In a single minute across the world, 70,000 hours of box sets and movies are watched on Netflix, 5 million videos are viewed on YouTube, and more than 600,000 photos are posted on Snapchat, not to mention the 4 billion searches on Google, 500,000 tweets and more than 100 million spam messages! (Towards Digital sobriety, Frédéric Bordage, 2019). But how did we get here? And what is the impact of digital technology?
Digital technology is a sector that has become indispensable in our daily lives both professionally and privately. Since the arrival of the Internet in the 1980s, we can communicate by email with anyone on the planet, stream videos, program our heating thermostats, book our holidays online and much more. All this anytime, and almost anywhere.
The Internet is a vast global computer network, which makes it possible to transfer information almost instantly from one place to another between individuals anywhere on the planet and browse the web, not to mention a host of other uses. All of this is made possible by a huge digital universe, consisting of servers, user terminals and communication networks, which is rapidly expanding.
To understand the environmental impact of digital technology, let’s start by looking at its dramatic explosion and the challenges currently facing our rapidly evolving and now ultra-connected world.
Note: as the impact of digital technology is such a vast field of study, we’re only going to look at two major trends: equipment, which has the greatest impact and digital habits.
While it’s difficult to estimate how many devices make up the Internet, as existing data is not always available due to a lack of traceability and activity or end-of-life, the wide range of manufacturers or trade secrets (among other things), there are studies producing estimates that give us some idea.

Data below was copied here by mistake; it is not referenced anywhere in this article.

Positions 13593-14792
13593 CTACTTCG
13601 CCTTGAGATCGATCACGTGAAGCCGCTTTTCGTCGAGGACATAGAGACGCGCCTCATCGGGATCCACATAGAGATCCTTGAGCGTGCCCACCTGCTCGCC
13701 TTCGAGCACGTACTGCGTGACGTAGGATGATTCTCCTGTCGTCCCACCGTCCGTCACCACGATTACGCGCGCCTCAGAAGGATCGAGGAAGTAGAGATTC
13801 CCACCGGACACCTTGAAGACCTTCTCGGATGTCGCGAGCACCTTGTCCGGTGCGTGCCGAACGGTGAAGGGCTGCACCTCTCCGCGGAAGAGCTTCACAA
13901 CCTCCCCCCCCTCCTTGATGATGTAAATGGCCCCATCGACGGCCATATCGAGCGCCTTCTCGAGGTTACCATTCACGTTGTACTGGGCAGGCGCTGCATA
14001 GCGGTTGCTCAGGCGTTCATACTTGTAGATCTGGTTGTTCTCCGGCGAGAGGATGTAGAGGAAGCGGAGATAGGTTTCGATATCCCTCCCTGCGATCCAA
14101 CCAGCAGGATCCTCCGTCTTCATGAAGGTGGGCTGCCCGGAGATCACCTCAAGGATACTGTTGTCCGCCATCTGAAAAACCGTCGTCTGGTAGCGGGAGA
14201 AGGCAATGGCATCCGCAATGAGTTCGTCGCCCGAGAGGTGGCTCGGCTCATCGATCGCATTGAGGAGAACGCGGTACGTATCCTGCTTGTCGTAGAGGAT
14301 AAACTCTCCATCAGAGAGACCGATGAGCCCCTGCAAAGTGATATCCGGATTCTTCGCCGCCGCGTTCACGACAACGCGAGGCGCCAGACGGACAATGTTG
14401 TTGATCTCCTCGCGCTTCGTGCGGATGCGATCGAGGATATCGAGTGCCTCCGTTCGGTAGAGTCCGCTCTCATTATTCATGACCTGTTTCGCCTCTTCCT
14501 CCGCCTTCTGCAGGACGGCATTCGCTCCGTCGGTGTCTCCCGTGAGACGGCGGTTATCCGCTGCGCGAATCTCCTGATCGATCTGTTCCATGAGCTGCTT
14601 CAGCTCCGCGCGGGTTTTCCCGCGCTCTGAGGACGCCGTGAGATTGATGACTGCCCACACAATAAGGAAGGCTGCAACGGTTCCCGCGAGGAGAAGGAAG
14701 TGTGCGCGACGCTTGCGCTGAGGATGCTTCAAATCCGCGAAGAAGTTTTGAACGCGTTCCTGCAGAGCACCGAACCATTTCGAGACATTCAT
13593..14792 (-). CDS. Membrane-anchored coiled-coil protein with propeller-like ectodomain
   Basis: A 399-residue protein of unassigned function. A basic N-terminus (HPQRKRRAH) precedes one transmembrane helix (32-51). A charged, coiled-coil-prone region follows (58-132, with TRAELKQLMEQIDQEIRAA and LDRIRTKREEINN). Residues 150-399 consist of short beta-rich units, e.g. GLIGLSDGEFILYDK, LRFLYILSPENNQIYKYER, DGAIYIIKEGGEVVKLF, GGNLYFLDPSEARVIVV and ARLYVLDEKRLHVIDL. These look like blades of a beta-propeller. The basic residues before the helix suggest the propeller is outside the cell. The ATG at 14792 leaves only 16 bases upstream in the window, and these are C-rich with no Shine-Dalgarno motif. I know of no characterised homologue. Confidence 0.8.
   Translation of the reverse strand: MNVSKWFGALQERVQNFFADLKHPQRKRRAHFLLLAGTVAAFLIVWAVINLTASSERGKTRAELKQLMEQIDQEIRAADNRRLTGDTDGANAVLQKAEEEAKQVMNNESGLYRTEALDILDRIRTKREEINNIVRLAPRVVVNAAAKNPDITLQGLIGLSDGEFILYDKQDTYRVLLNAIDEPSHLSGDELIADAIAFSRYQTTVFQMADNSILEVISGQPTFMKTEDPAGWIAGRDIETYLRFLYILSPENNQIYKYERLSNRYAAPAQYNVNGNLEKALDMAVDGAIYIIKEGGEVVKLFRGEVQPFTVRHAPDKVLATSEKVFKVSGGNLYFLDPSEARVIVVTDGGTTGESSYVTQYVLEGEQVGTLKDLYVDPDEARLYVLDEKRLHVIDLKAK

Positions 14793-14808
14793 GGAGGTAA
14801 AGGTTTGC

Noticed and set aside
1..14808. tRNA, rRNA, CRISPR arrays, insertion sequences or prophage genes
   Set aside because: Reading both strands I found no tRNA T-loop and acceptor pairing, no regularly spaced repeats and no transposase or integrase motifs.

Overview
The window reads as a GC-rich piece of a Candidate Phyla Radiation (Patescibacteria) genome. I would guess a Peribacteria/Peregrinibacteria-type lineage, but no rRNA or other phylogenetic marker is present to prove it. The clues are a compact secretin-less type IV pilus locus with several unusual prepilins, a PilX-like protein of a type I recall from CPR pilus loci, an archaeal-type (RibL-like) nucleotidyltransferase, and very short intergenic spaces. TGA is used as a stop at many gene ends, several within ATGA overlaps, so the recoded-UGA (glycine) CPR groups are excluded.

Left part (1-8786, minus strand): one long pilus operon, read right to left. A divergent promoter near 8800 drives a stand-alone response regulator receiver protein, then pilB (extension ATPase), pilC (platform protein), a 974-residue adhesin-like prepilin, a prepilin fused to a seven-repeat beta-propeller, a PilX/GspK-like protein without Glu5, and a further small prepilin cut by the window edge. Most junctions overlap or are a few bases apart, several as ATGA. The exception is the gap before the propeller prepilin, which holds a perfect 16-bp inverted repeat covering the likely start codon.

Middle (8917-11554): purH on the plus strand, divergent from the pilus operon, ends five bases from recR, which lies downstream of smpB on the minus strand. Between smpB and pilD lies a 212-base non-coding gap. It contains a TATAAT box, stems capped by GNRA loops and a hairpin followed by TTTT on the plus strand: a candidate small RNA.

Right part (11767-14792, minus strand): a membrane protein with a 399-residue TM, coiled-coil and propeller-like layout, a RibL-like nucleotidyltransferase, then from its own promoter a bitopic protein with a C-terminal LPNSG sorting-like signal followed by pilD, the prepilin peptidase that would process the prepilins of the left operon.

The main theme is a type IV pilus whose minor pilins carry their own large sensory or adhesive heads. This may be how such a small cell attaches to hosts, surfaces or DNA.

According to Cisco, one of the big names in enterprise networking, in 2018 there were:
● 3.9 billion people connected to the Internet,
● 19.4 billion devices connected to the Internet, 33% of which were Internet of Things (IoT) devices.
Cisco predicts that connected objects will grow by 10% annually to reach nearly 30 billion in 2023:
Note that this data only takes into account terminals and does not include data centers or network equipment making up the Internet.
With this growth comes an ever-increasing impact on the environment. Digital equipment consists of all the materials that have to be extracted, transported, transformed, assembled and distributed to keep us logged in.
The lion’s share of this impact comes from manufacturing, which consumes the most resources and emits the most greenhouse gases: for example, in France, 80% of the digital footprint is due to device manufacturing.
Smartphones are the digital devices that we look at most on a daily basis. We can’t live without them. According to the latest figures published in the Digital 2022 Report by We Are Social and Hootsuite, there are 5.48 billion cellphone users worldwide and 80% of them have smartphones.
Every year, manufacturers release new smartphone models. More efficient and more sophisticated, with more features, these devices also require more raw materials and energy, with bigger screens and parts that are no longer repairable. This encourages users to change smartphones regularly. But three quarters of the environmental impact of smartphones comes from their manufacture!
The impact these trends can have on the environment, due to their manufacture, especially the extraction of metals, is understandable. In the 1990s, cellphones contained about 30 metals, but today they contain more than 50 different metals, including precious metals such as gold and silver and rare special metals such as tantalum. The problem is that only 20 models can currently be recycled (source: ADEME).
Rolled out in the 2010s, the 4th generation mobile network (4G) has significantly increased the bandwidth available to the end user, opening the way to a rise in the use of multimedia and roaming. We can stream a HD video, use a mobile device as an access point and use the cloud while roaming etc.
Each of the new generations of mobile networks brings with it an increase in mobile usage, with constant, more seamless and faster access to content. The environmental impact is even greater, as increasingly powerful terminals have to be renewed, and the services offered are more byte-intensive for an equivalent terminal (source: The Shift Project).